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Using Aspirin to Prevent Heart Disease in People With Diabetes

By Kelly Close

Updated July 30, 2008

(LifeWire)

What Is Aspirin?

Aspirin (acetylsalicylic acid) is a common, over-the-counter drug that is used to relieve minor aches, pains and fever. It also has a blood-thinning effect shown to benefit people with heart disease, including those with diabetes. For this reason, it may be taken regularly in very low doses to lower the risk of heart attack, angina or stroke.

Who Should Consider Taking Aspirin as a Prevention Strategy?

People with an elevated risk for cardiovascular events or stroke should consider taking aspirin regularly. The American Heart Association recommends aspirin for people with a history of heart attack, angina, strokes caused by blood clots or "little strokes" (also known as transient ischemic attacks). The American Diabetes Association (ADA) recommends aspirin therapy for people who have either type 1 or type 2 diabetes and one or more of the following risk factors:

  • A family history of coronary heart disease
  • Cigarette smoking
  • Hypertension
  • Obesity (defined as a body mass index of more than 27.3 in women or 27.8 in men)
  • Albuminuria (a protein in the urine; sometimes a sign of heart disease)
  • Age of 30 or greater
Another risk factor is a lipid profile indicating any of the following:
  • Total cholesterol greater than 200 mg/dL (milligrams per deciliter)
  • LDL cholesterol greater than or equal to 100 mg/dL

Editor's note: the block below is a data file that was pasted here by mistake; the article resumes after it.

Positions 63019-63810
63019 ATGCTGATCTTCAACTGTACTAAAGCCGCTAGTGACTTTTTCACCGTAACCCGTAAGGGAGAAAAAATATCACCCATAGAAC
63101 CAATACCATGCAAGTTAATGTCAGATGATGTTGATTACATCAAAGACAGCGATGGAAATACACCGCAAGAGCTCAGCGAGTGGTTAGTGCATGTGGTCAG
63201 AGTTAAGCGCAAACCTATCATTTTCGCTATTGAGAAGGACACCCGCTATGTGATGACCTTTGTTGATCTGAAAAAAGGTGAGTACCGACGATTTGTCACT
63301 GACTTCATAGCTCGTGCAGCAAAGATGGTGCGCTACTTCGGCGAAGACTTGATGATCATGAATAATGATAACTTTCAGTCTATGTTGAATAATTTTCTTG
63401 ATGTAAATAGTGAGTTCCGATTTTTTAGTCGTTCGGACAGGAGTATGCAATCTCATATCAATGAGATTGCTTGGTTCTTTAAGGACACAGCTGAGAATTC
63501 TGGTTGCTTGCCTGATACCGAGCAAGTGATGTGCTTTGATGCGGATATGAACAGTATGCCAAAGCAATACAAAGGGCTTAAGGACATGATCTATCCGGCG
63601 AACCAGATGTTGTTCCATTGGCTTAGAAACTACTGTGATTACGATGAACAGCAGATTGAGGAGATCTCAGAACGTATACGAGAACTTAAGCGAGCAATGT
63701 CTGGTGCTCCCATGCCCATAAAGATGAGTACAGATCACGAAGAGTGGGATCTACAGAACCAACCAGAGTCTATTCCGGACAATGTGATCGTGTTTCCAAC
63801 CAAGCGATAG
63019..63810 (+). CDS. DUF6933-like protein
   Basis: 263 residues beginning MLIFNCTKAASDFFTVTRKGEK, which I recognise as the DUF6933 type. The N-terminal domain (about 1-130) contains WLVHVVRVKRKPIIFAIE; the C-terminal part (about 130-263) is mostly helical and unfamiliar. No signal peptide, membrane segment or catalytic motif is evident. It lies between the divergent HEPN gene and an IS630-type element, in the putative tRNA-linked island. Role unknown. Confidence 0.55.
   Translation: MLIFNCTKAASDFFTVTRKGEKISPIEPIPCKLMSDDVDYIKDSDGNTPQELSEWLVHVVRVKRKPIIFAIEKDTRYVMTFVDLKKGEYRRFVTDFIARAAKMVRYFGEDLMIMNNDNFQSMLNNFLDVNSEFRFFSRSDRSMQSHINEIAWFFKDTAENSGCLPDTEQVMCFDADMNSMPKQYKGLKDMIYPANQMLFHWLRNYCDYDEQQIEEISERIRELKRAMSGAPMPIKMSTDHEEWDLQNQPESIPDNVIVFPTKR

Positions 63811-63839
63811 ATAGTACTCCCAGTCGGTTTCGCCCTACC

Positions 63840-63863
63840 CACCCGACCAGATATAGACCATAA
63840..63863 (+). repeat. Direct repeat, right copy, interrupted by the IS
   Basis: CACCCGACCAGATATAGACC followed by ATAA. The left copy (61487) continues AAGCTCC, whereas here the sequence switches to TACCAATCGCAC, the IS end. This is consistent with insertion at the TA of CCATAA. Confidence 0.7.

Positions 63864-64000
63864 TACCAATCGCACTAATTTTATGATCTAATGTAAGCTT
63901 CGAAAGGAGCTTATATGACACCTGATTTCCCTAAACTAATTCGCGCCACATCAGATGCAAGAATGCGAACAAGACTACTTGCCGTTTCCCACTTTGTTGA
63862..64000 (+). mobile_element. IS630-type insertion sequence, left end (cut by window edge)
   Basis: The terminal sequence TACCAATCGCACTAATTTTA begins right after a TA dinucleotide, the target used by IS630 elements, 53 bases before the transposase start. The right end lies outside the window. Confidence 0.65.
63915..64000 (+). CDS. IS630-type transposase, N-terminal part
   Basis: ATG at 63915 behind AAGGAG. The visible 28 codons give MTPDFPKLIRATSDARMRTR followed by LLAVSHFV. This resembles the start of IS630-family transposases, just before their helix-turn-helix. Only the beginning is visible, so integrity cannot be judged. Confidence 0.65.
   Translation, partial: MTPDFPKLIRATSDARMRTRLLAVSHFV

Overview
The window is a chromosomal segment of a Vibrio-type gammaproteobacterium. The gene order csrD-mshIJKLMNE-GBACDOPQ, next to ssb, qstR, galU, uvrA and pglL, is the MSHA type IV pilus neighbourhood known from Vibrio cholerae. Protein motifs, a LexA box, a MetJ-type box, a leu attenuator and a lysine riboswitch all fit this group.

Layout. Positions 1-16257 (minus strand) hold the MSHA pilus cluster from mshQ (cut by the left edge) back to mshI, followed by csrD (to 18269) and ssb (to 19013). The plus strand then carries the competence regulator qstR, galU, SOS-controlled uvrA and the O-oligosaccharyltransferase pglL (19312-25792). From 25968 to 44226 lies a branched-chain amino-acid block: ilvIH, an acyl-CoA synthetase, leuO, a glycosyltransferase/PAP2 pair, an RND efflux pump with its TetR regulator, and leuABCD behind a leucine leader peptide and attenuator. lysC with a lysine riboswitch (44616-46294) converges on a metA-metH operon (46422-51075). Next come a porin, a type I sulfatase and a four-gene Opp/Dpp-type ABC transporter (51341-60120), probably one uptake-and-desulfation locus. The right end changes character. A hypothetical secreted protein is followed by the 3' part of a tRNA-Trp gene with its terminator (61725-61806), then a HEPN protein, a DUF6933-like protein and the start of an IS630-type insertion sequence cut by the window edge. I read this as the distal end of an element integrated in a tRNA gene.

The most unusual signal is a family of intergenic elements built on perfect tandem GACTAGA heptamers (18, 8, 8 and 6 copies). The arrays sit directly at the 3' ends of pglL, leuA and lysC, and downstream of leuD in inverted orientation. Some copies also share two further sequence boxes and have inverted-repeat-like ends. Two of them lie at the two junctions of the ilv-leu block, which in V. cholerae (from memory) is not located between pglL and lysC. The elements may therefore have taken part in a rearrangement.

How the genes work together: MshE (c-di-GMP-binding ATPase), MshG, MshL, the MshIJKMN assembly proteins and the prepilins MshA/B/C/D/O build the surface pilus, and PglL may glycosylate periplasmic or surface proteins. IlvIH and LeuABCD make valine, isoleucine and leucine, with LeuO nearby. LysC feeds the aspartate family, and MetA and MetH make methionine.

• HDL cholesterol less than 45 mg/dL in men or 55 mg/dL in women
  • Triglycerides greater than 200 mg/dL

What's the Right Aspirin Dosage?

As a preventive therapy, aspirin should be taken in very low doses. The ADA recommends using enteric-coated aspirin, which is easier on the stomach than uncoated aspirin, in doses of 81 to 325 mg a day. (A standard Bayer aspirin is 325 mg, whereas a baby aspirin is typically 81 mg.) A study published in the journal Diabetes Care suggests that an aspirin dose of 75 mg a day or more is effective as a preventative therapy.

Who Should Not Take Aspirin?

Long-term aspirin therapy should not be considered for those people who have at least one of the following criteria:

  • Aspirin allergy
  • Bleeding tendency (recent gastrointestinal bleeding, recent anticoagulant therapy, etc.)
  • Active liver disease
  • Age younger than 21 (Aspirin may increase the risk of Reye's syndrome, a disease found almost exclusively in children.)

A health care provider or diabetes educator should always be consulted before long-term aspirin therapy is started.

 

Sources:

American Diabetes Association, "Aspirin Therapy in Diabetes." Diabetes Care, 1 Jan. 2003 S87-S88. 2 Sep. 2007.

"Aspirin in Heart Attack and Stroke Prevention." Americanheart.org., American Heart Association; 2 Sep. 2007.

LifeWire, a part of The New York Times Company, provides original and syndicated online lifestyle content. Kelly L. Close is Editor-in-Chief of diaTribe (www.diatribe.us), a free online newsletter for people eager to learn more about better managing diabetes. She is also founder and principal of Close Concerns, Inc., a consulting firm devoted to the business of diabetes. Kelly's passion for the field comes from her extensive professional work as well as from her personal experience as a patient with type 1 diabetes for over 20 years. In addition to her roles at diaTribe and Close Concerns, Kelly also sits on the board of the San Francisco Bay Area JDRF chapter and on the Children With Diabetes Foundation.

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